CBRN military exercise in Jordan for US Army and Jordanian armed forces


In preparation for unexpected chemical agent exposures, U.S. Army Soldiers, with Charlie (C) Troop, 1st Squadron, 303rd Cavalry Regiment (1-303 CAV), 96th Troop Command (96 TC), Washington Army National Guard (WAARNG), partnered with Jordan Armed Forces-Arab Army (JAF) Chemical Support Unit (CSU) instructors for a Chemical, Biological, Radiological and Nuclear (CBRN) Subject Matter Expert Exchange (SMEE) at Joint Training Center-Jordan in November.


CBRN military exercise in Jordan for US Army and Jordanian armed forces 925 001
A U.S. Army Soldier, Washington Army National Guard, checks Jordan Armed Forces-Arab Army (JAF) Soldiers’ joint service lightweight integrated suite technology hoods during a Chemical, Biological, Radiological and Nuclear Subject Matter Expert Exchange, part of the Jordan Operational Engagement Program, at Joint Training Center-Jordan in November 2019. (Picture source U.S. DoD)


The SMEE, sponsored by the Jordan Operational Engagement Program (JOEP), spanned over three weeks focusing on CBRN safety tactics including proper use of the M4 series lightweight service mask, the joint service lightweight integrated suite technology, and characteristic identifications for someone who has been exposed to a chemical agent.

According to U.S. Army Sgt. Christopher Robinson, CBRN noncommissioned officer for C Troop, 1-303 CAV, 96 TC, WAARNG, chemical threats are not always a planned nerve agent or mustard gas attack. CBRN hazards come in a variety of guises and varying methods of release. Soldiers must be ready and capable to conduct the full range of military operations to defeat all enemies regardless of the threats they pose, even chemical threats.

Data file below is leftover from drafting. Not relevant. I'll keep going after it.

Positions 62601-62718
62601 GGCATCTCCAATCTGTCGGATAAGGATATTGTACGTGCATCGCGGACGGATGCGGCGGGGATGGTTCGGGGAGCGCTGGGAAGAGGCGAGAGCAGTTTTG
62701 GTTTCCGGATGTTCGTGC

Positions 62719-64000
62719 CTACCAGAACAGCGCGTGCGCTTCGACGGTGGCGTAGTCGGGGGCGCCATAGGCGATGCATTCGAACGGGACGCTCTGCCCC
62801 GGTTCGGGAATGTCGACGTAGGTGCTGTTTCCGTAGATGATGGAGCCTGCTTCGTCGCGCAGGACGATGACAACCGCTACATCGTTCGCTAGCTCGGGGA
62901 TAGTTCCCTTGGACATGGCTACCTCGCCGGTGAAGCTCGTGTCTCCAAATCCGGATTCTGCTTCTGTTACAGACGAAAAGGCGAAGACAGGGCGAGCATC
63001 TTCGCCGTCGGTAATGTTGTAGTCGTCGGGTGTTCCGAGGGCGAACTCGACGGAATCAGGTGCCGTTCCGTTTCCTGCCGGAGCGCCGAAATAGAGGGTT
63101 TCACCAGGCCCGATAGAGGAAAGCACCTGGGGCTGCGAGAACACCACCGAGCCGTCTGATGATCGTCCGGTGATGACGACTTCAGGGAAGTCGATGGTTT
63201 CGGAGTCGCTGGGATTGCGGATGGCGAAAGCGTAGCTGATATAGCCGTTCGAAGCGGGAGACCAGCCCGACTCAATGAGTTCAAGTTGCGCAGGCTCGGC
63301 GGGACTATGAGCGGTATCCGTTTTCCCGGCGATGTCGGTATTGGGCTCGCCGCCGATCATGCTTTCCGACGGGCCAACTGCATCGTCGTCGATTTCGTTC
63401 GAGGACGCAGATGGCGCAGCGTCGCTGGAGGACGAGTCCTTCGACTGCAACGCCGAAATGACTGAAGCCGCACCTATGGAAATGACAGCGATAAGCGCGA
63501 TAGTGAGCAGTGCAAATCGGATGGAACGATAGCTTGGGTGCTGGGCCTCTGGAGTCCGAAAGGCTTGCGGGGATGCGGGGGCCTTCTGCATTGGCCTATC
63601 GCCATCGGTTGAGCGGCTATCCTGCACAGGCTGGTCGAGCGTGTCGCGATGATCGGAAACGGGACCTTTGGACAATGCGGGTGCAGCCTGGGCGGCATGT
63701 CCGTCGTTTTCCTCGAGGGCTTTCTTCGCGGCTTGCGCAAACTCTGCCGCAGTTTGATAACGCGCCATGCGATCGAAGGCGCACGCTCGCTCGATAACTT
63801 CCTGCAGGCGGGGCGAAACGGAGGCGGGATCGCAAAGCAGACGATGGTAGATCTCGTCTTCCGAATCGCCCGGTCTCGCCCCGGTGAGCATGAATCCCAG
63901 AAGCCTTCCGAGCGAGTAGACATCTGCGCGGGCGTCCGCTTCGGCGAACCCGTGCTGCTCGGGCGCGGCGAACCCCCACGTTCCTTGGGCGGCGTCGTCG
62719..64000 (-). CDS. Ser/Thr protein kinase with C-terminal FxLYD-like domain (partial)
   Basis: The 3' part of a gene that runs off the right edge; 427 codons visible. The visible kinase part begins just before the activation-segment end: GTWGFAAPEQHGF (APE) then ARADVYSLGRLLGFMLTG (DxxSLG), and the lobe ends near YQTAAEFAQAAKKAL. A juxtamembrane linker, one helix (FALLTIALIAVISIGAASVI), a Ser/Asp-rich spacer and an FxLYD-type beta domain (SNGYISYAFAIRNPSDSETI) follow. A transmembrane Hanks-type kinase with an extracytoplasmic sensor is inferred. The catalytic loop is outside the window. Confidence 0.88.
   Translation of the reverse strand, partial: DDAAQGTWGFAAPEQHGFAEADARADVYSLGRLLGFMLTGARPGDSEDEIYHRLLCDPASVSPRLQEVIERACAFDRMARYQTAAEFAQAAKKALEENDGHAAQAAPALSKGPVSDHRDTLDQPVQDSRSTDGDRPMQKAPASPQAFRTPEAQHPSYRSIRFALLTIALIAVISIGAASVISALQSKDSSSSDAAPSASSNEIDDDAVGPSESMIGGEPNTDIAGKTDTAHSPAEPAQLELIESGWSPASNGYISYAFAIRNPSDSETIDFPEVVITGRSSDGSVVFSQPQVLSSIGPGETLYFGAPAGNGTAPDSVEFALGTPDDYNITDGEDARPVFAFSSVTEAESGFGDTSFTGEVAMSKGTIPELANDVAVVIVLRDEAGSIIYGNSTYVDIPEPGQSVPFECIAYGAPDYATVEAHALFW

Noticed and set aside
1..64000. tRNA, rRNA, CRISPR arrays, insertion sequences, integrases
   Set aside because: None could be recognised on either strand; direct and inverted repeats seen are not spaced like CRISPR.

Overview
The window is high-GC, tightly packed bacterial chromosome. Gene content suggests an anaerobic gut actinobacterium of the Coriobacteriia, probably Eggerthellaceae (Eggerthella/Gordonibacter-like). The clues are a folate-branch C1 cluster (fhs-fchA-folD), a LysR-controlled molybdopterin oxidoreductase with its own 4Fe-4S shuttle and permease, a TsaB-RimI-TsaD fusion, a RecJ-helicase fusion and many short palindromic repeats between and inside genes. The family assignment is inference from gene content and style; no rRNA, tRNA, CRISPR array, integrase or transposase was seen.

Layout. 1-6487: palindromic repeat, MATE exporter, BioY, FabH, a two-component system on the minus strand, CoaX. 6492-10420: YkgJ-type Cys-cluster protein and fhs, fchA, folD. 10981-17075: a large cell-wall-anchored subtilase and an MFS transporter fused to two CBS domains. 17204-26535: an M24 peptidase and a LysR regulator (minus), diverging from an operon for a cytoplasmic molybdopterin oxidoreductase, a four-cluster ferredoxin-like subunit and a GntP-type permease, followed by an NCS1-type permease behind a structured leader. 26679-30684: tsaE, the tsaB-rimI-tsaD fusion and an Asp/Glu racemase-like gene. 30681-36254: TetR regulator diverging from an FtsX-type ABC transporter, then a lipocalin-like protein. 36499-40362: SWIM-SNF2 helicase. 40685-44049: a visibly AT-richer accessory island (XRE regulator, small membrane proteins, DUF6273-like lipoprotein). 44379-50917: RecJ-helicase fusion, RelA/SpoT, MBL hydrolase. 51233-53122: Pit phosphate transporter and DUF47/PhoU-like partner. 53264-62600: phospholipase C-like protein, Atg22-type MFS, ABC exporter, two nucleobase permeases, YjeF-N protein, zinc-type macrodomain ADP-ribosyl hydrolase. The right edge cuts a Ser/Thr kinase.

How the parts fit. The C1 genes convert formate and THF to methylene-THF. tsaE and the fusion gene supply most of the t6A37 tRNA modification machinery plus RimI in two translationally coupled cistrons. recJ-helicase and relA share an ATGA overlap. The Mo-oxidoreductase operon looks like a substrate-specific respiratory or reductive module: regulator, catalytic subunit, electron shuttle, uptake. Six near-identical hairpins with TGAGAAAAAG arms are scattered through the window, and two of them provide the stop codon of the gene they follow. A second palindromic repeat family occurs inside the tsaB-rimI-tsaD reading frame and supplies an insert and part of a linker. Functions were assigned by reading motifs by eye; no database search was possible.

Toxic chemical agents have diverse classifications and can be dispersed through various means such as rockets, land mines, missiles, bombs, spray tanks and other munitions. It can also be accidently disseminated, not intended for chemical warfare, as in Ukraine’s 1986 Chernobyl Nuclear Power Plant incident where their No. 4 nuclear reactor malfunctioned and went into meltdown mode. To date, that area is still contaminated with concentrated levels of radioactive waist, prohibiting residence and retrieval of personal items. Soldiers must be mission ready and knowledgeable enough to deal with any CBRN eventualities; as warfare tactics or as civil considerations.

According to JAF 1st Lt. Mothana Al Adwan, CSU instructor, being able to gauge and handle chemical agents are essential skillsets, especially because of recent events in the Middle East. He said the CBRN SMEE allowed for both countries to share their experiences and foster the best techniques and practices for different climates and terrains.

The U.S. Army is optimizing for interoperability with all our allies and partners to strengthen alliances and deliver more effective coalition operations. The purpose of the JOEP is to partner and train with the JAF, conducting meaningful partnership training leading to promotion of stability and security in the region.


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